Inheritance Tax Update

Inheritance tax has sometimes been described as a voluntary tax. This may ruffle your feathers a little, but is of course true in principle. That is to say that you can plan for inheritance tax. You do so by arranging your affairs in such a way that you either pay minimal tax, none or ensure that you have resources aside to make no significant difference. Despite this between April 2018 and the end of the summer (August 2018) a whopping £2.357bn was paid to the Treasury in the form of inheritance tax. This is almost as much as was collected in the whole of 2010-11.

The Office of Tax Simplification has completed (8 June) a survey of the review of inheritance tax. This is currently being contemplated. The last Chancellor introduced a more complicated way to increase the inheritance tax allowance. What appeared reasonably generous, was actually conditional.  The extra benefit, under certain condition could be lost. Those that remember “Yes Minister” might smile at the notion of the OTS asking how to do their job. That is to say, the Office of Tax Simplifcation, asking “how do we simplify IHT?”. For starters, do what you are meant to do and make it simple. The debate about whether IHT is “moral” or “political” is probably a secondary issue to it being at least “simple” which currently… it is not.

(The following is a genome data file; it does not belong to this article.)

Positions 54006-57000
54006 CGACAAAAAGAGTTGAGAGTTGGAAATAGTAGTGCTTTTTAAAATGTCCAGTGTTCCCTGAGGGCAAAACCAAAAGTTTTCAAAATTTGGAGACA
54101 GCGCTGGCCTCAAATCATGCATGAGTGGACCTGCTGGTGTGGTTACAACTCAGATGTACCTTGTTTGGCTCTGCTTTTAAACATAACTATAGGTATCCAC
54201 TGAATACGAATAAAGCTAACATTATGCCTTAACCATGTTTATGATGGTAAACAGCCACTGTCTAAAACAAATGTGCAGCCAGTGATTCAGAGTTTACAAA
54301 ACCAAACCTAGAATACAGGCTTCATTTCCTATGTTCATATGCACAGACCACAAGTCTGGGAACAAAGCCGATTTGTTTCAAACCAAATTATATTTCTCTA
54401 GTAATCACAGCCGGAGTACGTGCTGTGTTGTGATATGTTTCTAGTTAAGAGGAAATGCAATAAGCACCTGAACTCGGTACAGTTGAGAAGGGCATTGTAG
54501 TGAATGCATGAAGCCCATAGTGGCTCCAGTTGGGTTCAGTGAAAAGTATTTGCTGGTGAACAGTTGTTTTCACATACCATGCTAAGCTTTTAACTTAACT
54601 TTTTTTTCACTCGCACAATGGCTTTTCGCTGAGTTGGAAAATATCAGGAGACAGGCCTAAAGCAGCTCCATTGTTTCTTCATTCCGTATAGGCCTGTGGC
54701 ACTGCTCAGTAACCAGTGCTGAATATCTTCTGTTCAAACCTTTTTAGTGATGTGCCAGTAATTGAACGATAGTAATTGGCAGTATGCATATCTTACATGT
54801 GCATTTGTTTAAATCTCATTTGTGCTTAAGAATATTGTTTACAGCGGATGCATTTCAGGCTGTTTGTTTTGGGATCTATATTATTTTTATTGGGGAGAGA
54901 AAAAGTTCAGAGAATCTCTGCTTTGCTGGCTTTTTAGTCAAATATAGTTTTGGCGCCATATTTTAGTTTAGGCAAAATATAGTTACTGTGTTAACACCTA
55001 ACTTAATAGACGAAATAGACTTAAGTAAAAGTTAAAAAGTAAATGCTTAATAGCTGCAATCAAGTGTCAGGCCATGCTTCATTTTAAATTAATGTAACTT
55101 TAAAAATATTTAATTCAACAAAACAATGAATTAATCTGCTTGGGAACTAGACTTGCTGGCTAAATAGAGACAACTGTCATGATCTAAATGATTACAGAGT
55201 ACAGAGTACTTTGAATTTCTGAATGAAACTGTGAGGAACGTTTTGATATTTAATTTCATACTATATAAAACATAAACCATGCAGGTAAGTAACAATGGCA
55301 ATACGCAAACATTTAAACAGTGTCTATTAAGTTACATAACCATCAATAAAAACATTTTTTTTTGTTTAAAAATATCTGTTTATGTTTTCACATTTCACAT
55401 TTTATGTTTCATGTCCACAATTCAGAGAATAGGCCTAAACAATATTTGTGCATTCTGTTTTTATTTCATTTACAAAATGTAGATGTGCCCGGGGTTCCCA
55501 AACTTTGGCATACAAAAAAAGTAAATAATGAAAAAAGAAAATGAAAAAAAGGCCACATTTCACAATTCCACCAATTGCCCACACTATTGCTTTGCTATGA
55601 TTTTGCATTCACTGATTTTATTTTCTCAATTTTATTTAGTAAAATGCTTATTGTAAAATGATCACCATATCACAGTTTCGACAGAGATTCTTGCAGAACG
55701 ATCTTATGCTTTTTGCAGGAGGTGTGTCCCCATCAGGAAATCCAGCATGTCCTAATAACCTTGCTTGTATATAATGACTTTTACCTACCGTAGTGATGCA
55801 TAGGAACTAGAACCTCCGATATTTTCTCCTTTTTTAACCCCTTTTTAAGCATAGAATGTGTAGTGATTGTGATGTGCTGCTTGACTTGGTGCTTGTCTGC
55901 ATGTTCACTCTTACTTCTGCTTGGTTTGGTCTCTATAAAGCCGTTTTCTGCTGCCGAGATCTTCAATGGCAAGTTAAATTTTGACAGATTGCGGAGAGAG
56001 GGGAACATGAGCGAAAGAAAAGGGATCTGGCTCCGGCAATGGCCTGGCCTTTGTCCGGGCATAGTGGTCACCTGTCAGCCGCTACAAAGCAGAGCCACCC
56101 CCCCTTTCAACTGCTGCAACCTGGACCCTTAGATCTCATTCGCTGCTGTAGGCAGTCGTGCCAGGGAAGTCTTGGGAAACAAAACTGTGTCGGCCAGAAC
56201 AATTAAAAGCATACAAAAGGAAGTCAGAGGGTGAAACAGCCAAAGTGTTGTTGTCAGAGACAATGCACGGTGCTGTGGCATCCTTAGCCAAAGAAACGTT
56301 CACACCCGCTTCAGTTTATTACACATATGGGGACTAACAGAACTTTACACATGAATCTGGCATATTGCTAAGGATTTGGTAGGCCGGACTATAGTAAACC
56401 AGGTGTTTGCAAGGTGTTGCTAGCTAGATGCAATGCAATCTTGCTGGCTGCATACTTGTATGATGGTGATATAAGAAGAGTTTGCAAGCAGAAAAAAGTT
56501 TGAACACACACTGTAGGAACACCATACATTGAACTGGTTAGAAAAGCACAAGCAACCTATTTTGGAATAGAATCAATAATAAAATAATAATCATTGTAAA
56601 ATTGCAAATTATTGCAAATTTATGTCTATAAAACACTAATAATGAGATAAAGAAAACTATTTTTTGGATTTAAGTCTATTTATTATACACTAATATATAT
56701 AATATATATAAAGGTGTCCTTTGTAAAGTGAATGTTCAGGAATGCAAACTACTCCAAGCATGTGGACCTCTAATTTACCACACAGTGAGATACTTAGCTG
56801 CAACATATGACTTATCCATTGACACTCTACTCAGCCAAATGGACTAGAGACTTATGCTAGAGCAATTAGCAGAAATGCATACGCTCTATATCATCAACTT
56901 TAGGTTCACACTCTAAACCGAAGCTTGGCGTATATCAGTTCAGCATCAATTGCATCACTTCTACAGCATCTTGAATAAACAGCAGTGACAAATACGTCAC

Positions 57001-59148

Asking the Questions…

The survey poses more questions, which largely seem to be concerned with record keeping rather than adjusting the rate or rules. However as only around 5% of estates pay IHT, perhaps the issue is one that most people are not as bothered by as the news outlets suggest. However, the survey makes an interesting read, highlighting all the current “issues”. See the survey here.

You may have noticed that I wrote a series of pieces on inheritance tax, three years ago how gifts are recorded and the forms that you could even download and prepare for your beneficiaries. You can find these here.

What if you had died yesterday?

Where are you originally from?

Marriage is not an IHT exemption

How does HMRC know about gifts?

As safe as houses

Paying inheritance tax when someone dies is not always straight-forward. The term “estate” is perhaps misused, it should really mean “death” and when one person in a marriage dies, there is no inheritance tax by default.

The amount of IHT collected continues to rise each year. Consider each of these tax years.

2010-11 £2,724m

2011-12 £2,917m

2012-13 £3,147m

2013-14 £3,417m

2014-15 £3,825m

2015-16 £4,673m

2016-17 £4,840m

2017-18 £5,228m

Folks, it doesn’t have to be this way… you have the power to plan for the certainty of death

Dominic Thomas
Solomons IFA

You can read more articles about Pensions, Wealth Management, Retirement, Investments, Financial Planning and Estate Planning on my blog which gets updated every week. If you would like to talk to me about your personal wealth planning and how we can make you stay wealthier for longer then please get in touch by calling 08000 736 273 or email